Break up airport-terminal ownership? It's one idea that really should take off
When staff at airports operator BAA voted in favour of pay strikes last Thursday, I had one overriding thought: that ownership of airport terminals, particularly Heathrow, should be broken up.
An overlooked but attractive idea for Heathrow's terminals to be run by separate entities was mooted in the Competition Commission's investigation into BAA's market dominance in 2008. BAA owned four airports in South-east England – including Heathrow and Gatwick until the latter was sold-off last year – and three in Scotland. The commission instead demanded sales of whole airports, though this has been stalled by BAA's successful appeal against potential bias in the inquiry.
The concept has problems, not least finding ways for competing terminal owners to pool cash to improve common infrastructure, such as runways.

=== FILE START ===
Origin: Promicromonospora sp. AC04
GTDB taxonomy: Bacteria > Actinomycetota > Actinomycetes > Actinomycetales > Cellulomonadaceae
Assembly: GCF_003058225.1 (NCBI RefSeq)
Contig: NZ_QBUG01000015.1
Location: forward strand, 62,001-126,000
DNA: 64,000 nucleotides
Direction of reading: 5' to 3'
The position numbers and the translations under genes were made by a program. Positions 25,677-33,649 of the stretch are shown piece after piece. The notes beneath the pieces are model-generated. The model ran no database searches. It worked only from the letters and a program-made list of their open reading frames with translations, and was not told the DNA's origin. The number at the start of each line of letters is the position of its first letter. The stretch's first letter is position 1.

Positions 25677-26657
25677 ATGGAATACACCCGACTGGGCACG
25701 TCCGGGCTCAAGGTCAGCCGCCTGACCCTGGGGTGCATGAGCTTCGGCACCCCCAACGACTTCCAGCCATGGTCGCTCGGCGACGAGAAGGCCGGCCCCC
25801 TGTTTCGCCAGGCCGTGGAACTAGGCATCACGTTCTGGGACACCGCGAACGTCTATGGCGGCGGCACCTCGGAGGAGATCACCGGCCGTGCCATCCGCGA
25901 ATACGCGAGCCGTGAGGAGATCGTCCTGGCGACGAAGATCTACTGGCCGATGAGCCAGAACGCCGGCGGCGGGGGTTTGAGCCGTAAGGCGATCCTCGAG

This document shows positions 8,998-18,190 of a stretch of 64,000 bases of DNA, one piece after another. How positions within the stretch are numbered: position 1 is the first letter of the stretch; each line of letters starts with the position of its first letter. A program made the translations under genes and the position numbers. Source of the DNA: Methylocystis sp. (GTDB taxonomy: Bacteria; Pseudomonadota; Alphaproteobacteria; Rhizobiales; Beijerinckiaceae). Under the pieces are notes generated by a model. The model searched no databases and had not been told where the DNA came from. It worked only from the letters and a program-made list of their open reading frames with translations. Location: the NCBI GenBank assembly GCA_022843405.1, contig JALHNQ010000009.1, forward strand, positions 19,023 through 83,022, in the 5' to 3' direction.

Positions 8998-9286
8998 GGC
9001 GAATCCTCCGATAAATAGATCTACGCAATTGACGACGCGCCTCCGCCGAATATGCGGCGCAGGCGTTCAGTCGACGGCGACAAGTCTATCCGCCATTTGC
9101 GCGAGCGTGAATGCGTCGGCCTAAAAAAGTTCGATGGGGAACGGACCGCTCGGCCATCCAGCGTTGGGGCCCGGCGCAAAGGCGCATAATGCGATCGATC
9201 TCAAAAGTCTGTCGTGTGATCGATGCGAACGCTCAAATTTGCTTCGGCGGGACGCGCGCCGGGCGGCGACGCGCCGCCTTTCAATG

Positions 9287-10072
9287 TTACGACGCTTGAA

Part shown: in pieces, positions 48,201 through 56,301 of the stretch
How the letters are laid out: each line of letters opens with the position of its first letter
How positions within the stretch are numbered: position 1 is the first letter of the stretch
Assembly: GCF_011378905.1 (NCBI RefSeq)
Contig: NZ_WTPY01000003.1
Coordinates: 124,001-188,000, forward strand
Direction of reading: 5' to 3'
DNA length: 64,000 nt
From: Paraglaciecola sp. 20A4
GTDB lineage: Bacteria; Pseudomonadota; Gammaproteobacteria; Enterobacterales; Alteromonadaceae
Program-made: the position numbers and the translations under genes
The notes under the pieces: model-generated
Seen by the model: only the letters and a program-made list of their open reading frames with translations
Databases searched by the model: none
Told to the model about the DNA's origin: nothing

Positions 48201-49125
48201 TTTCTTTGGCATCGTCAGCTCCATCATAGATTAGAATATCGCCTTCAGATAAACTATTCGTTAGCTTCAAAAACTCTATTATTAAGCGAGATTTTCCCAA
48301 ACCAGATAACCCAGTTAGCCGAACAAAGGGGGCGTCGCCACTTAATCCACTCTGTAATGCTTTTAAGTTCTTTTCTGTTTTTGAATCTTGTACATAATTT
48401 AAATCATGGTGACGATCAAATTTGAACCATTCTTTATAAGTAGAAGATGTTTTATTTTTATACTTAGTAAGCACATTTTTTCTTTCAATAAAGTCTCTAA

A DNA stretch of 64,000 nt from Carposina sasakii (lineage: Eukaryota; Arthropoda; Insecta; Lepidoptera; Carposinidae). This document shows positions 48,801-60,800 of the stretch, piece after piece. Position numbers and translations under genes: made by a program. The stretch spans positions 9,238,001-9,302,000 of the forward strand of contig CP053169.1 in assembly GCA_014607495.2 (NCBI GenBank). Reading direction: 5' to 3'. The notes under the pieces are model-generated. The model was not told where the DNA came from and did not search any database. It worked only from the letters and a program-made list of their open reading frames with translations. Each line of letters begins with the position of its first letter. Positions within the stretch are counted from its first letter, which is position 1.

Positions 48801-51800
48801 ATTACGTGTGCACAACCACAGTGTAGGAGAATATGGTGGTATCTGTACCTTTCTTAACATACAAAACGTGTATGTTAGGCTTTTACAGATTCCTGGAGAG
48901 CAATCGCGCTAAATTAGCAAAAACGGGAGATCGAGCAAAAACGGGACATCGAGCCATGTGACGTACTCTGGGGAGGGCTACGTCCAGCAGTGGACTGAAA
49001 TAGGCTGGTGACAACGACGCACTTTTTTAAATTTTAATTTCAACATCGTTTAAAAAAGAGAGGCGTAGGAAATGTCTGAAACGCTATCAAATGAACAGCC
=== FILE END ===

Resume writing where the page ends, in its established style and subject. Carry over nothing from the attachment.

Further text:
But Heathrow has already gone in this direction, British Airways being the sole occupant of the superb Terminal 5. What BA says goes, and the airline demands that T5 be a more civilised facility for passengers than other terminals.
If there were several terminal owners, a pay dispute would be easily resolved. If staff were right that their skills were not properly valued, rival terminal owners would poach them with fantastic pay offers and they would not be faced down by the prospect of relocating away from family and friends. If they were wrong and their skills were commonplace, salaries would be justifiably low across the airport.
If this argument makes me seem a free-market zealot, I'm not. I have doubts on any philosophy, ideology or view that is predicated on a perfect view of the world. But Heathrow, the UK's most important transport asset, is an unruly mess. Sticking with the status quo is ridiculous, and new, even flawed, ideas are welcome if they can help avert the misery of industrial action.